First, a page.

The story of Grand Old man of Jammu- Ameer Singh who shows us that Humanity is still alive but now is in Crisis
The summers accompanied with scorching heat have already invaded our homes. Everyone has found a refuge in their air-conditioned office cubicles and living rooms. So have the markets flooded with a variety of beverages that come in bizarre flavours to circumvent the added preservatives and chemical ingredients that essentially compose it, packed in attractive colours and appropriate sizes for a price. We buy it, prefer soft drink over water, isn’t it?
Anyway, indifferent from the worldly matters, there’s a man in Jammu who has been offering drinking water to the passersby for over 15 years!
Meet Ameer Singh, a resident of Gho Manhasan in Jammu has been serving sheetal jal to the pedestrians at a small spot located at the Paloura side on Akhnoor Road. Born in Poonch region that now lies in Pakistan, Ameer Singh is nearing an age of 100 years. He has consistently been serving water to passerby since 2005 for no apparent reason, but with a certain belief to offer his social service to the people in his capability.
Sounds impossible? In the post-modern era of 21st century, who has even time for stuff like that. We just spent a thousand crore rupees on a recent film. Extending a helping hand for the benefit of people is something that has no space in our consciousness. Because we are not humans, we are trendsetters.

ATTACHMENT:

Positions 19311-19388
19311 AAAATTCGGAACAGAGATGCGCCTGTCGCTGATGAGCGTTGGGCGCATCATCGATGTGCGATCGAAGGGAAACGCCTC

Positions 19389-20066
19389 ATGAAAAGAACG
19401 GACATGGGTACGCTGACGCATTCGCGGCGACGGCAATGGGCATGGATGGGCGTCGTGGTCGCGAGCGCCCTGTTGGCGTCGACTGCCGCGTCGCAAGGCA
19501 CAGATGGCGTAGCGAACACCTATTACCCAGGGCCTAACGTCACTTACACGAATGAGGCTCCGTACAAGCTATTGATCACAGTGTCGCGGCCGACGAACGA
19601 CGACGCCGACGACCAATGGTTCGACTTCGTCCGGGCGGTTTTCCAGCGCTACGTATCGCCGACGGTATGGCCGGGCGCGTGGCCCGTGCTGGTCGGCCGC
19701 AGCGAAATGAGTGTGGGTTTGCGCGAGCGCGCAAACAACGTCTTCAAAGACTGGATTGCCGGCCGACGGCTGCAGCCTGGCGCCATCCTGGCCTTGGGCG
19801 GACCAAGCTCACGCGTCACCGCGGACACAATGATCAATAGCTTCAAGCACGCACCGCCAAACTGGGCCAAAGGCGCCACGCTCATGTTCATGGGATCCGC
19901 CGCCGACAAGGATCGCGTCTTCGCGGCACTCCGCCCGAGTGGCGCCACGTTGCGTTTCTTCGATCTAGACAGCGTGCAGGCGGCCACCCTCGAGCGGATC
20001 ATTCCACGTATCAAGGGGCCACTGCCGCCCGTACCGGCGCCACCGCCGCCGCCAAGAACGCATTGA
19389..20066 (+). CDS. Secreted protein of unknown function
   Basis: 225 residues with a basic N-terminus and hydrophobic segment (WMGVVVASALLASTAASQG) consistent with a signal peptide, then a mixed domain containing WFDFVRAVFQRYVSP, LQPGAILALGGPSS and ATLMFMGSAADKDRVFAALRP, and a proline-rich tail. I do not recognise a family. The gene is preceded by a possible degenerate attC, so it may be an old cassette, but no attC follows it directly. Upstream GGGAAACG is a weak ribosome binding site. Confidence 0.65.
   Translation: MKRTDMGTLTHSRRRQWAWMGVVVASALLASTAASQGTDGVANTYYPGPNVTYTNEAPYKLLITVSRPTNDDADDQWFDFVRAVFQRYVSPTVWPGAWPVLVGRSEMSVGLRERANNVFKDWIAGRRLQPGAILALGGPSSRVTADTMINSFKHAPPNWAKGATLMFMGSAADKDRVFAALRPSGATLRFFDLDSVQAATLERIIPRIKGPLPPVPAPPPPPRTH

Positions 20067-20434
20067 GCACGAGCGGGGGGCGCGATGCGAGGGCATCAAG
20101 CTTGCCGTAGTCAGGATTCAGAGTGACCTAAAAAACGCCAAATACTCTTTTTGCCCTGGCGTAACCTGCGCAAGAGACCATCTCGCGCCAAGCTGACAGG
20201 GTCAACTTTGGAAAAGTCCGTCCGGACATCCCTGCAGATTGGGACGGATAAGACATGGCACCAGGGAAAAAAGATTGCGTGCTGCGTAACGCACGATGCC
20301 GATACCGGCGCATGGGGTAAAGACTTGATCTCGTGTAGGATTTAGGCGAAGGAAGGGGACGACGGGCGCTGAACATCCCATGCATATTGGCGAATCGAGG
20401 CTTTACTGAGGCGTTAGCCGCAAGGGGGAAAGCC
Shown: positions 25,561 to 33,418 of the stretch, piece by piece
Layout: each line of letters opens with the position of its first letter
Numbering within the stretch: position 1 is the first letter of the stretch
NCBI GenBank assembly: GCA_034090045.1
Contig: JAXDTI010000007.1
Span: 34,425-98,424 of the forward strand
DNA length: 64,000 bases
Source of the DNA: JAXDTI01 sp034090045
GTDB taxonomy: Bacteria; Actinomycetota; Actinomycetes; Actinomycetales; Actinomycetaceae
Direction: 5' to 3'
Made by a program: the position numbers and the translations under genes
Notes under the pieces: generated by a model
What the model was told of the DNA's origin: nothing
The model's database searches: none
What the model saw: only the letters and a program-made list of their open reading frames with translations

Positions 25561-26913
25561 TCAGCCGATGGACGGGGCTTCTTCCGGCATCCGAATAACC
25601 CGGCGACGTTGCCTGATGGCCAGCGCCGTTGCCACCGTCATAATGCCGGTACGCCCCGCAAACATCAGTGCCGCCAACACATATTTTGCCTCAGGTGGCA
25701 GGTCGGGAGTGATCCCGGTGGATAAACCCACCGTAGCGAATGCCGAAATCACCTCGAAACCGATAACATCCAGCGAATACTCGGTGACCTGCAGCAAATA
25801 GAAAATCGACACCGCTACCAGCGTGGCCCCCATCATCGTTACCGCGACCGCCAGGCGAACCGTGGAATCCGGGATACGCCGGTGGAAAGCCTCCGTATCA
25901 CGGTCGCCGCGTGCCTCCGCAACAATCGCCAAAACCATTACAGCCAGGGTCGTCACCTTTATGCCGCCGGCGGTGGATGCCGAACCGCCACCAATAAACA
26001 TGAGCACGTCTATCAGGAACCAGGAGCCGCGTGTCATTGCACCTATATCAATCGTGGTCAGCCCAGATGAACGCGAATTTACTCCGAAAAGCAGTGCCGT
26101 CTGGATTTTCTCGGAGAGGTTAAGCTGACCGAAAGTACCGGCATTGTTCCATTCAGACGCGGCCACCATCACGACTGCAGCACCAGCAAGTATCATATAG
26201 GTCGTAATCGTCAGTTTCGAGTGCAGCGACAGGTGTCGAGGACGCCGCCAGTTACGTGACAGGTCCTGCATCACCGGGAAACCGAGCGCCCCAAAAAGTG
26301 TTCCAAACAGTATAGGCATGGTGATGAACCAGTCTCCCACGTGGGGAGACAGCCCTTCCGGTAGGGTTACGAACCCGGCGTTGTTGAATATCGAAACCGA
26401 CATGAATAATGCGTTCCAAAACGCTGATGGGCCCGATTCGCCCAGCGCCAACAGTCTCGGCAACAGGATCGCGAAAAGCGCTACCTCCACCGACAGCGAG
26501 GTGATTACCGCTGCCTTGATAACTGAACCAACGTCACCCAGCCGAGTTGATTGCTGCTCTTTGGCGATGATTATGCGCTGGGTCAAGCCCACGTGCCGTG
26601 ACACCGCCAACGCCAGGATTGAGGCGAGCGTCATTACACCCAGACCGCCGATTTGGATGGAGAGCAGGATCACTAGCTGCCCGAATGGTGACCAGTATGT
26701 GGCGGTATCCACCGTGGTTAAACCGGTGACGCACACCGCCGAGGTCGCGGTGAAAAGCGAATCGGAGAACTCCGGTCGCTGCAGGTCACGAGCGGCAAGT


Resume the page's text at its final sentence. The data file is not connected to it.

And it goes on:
Ameer Singh’s story takes us back in a completely different set of the world. He told U4UVoice that he was 12 years old when he was orphaned. He did not even see his mother. His father died when he was twelve. He fled Pakistan after the 1965 Indo-Pak War and settled in Jammu.
Ameer Singh told us that he’s unmarried. “I did not marry, neither did I ever see my mother”, he said. He lives in Gho Manahasa and travels all the way to Paloura, at least 15 Kms every day so that he can fulfil his duty to serve drinking water to the needy.
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A lot of us often think that social service is possible only when rich. A lot of us also think that it is the work of NGOs and similar organisations. And a fraction of us is so busy driving through life that we hardly notice what we pass through. We fail to appreciate the beauty, but we are amazed at the deceiving advertisements of objects for sale. All these assumptions which give way for ignorance are manifested in our society, which has taken a ruthless form where each person remains indifferent from each other. A simple, small gesture to mankind fills one’s heart with happiness. For instance, keeping a small vessel with water on the roof for the thirsty birds during summers or giving water-filled recycled plastic bottles to the homeless doesn’t harm your bank balance.